I have noticed a tendency to enjoy an activity far more when I don’t get paid than when I do. Here is one exploration into it.
Once I get paid, I have to make them happy.
- Yes (If I don’t inquire into it, then that is the sense that is there).
- No (I don’t know that is true. I don’t know if they expect to be happy, or what would make them happy, or even how to tell if they are happy or not. Their happiness is their business. What I am paid for is different, it is a particular task independent of anyone’s happiness.)
- Discomfort, since I am doing it for someone’s elses happiness, and don’t know what would make them happy. The task in front of me may or may not make them happy, but I don’t know. Dread, for the same reason – I am doing it for someone elses happiness. My communication with that person deteriorates, is not as open or frequent as could be. I put off doing the task if I can.
- I would be free to enjoy doing it, for my own sake. I would find passion for it again.
- (a) Once I get paid, I don’t have to make them happy. (Yes, that is true. I am paid to do a particular – usually well defined – task. Not to make anyone else happy.)
(b) >> Once I get paid, I have to make myself happy. (Yes, this is far more true than the initial statement. I have to make myself happy, that is my main task. Even before doing anything else, I can sit down and find a way to make myself happy with the task.)
In Breema, they have two guidelines which I find very liberating:
- Do it for yourself. When I give a Breema sequence, I do it for myself. There is only one person’s experience I can take responsibility for, and that is my own.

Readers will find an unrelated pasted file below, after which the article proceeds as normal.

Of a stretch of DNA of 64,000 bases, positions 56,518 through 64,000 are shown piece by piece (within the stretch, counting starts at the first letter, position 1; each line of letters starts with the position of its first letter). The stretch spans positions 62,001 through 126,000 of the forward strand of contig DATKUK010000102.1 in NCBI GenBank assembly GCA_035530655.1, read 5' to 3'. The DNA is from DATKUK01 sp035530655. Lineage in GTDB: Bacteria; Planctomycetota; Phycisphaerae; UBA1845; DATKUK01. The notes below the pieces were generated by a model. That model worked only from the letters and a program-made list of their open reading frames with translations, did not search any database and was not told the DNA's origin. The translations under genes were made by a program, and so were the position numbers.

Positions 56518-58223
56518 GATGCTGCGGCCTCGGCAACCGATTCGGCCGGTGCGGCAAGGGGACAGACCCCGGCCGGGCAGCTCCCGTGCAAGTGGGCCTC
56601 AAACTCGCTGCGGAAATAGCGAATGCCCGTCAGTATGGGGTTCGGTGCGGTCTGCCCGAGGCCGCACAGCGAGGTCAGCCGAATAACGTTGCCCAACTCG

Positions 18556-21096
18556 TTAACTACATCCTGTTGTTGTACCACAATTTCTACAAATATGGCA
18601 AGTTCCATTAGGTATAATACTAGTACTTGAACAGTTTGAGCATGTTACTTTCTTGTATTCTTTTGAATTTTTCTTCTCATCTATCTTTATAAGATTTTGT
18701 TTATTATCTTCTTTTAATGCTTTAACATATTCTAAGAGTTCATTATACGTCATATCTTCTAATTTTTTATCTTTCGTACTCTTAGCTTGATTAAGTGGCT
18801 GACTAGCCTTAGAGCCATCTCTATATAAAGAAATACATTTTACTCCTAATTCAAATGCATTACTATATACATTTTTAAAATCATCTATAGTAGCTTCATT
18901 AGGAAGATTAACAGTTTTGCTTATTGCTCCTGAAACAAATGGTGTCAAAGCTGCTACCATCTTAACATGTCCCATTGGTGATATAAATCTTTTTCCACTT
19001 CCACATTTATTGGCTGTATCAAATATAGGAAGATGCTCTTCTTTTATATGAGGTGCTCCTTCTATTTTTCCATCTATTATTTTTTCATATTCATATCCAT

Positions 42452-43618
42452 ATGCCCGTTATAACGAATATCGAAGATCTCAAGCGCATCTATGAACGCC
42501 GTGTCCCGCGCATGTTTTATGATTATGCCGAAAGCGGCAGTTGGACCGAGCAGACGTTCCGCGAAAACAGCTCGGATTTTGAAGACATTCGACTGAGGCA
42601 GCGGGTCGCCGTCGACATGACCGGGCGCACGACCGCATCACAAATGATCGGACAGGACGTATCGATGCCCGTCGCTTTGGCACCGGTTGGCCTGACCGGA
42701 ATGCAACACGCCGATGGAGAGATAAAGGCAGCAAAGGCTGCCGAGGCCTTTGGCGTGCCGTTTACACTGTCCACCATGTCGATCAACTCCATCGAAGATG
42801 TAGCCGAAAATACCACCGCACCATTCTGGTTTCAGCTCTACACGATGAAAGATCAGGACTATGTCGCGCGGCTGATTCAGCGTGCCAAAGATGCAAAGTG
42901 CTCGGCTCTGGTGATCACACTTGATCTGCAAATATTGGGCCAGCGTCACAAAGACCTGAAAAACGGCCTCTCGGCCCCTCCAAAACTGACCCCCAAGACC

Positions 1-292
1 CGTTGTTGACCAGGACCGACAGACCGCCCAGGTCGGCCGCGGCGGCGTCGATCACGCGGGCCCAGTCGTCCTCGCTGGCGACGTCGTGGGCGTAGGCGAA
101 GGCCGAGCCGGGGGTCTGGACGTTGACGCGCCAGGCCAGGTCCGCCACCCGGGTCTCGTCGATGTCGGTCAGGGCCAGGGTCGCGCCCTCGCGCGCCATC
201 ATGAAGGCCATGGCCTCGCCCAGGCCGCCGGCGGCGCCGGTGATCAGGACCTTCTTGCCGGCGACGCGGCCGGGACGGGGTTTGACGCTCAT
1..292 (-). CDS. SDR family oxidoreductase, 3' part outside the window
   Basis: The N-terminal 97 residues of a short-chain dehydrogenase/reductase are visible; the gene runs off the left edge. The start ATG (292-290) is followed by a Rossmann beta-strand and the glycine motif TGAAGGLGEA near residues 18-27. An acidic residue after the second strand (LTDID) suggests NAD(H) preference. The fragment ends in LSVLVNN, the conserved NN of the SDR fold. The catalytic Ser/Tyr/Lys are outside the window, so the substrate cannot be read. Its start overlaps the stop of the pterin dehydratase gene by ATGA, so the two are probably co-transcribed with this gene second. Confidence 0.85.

This ensures that at least one of us gets something out of it (!). It also gives space for the recipient to have his or her own experience, and for whatever happens to unfold on its own.
- Open communication. If the recipient find anything uncomfortable, they speak up and let the giver know. This allows the giver to trust that if they need to know anything, the recipient will speak up. Again, I take responsibility for my own experience and my own comfort, and don’t have to try to guess their experience – which I can’t anyway.
When I went through this inquiry last night, in our small Byron Katie group, I brought up these two Breema guidelines, and someone asked me how would it look if you applied those to your paid work? (Another take on question number 4)
I would do it for my own enjoyment, find my passion for it again. I would take time right away, before doing anything else, to see how I can do it in a way that is enjoyable for myself. In a way that is rewarding and meaningful, and still gets the task done. And I would make sure there is open and frequent communication so there is a good feedback loop established, allowing me to adjust how I do the task as we go along.